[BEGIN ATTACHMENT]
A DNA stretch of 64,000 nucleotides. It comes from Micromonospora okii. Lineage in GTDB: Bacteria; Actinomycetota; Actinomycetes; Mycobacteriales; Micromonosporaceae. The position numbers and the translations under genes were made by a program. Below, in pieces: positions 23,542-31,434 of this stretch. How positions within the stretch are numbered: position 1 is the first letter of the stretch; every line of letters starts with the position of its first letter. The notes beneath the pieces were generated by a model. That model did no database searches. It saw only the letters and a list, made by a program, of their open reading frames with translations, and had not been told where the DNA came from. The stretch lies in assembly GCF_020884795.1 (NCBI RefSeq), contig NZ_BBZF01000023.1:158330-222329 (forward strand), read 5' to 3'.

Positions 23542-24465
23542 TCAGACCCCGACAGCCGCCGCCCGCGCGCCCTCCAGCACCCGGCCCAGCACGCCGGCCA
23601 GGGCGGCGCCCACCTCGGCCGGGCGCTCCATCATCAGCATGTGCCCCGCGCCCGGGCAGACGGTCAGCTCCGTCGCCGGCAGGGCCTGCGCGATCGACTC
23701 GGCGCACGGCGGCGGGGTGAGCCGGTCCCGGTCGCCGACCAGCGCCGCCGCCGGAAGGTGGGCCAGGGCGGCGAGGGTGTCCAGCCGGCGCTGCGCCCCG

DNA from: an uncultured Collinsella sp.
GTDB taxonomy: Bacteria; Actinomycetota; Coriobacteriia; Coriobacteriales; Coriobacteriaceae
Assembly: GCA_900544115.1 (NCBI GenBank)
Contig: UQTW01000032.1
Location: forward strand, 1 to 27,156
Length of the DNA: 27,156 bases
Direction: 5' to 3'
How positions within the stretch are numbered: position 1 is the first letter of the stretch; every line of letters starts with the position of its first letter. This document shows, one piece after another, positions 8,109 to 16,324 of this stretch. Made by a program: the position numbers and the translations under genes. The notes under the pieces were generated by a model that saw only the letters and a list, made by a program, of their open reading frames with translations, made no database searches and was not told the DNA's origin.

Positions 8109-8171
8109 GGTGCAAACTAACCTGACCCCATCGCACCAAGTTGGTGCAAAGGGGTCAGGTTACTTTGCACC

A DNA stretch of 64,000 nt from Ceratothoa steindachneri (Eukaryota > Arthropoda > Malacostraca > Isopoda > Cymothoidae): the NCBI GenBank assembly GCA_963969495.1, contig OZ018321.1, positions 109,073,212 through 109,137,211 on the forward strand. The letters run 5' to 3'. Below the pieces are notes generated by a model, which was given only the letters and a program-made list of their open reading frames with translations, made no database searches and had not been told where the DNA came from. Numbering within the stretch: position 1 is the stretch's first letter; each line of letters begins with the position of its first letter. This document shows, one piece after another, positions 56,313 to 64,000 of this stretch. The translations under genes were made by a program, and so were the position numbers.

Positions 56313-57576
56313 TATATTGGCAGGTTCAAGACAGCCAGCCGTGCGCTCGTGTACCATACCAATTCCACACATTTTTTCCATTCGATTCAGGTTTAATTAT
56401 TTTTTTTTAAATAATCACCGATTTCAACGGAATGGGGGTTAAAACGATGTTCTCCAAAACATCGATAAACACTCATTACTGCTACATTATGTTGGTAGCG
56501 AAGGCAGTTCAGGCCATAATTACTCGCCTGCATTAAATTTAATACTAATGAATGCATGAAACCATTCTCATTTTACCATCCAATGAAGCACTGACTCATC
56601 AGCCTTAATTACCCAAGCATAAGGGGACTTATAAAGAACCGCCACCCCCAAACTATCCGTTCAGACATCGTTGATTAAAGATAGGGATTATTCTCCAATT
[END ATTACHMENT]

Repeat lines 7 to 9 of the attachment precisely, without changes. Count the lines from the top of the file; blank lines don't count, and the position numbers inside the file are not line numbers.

GTDB taxonomy: Bacteria; Actinomycetota; Coriobacteriia; Coriobacteriales; Coriobacteriaceae
Assembly: GCA_900544115.1 (NCBI GenBank)
Contig: UQTW01000032.1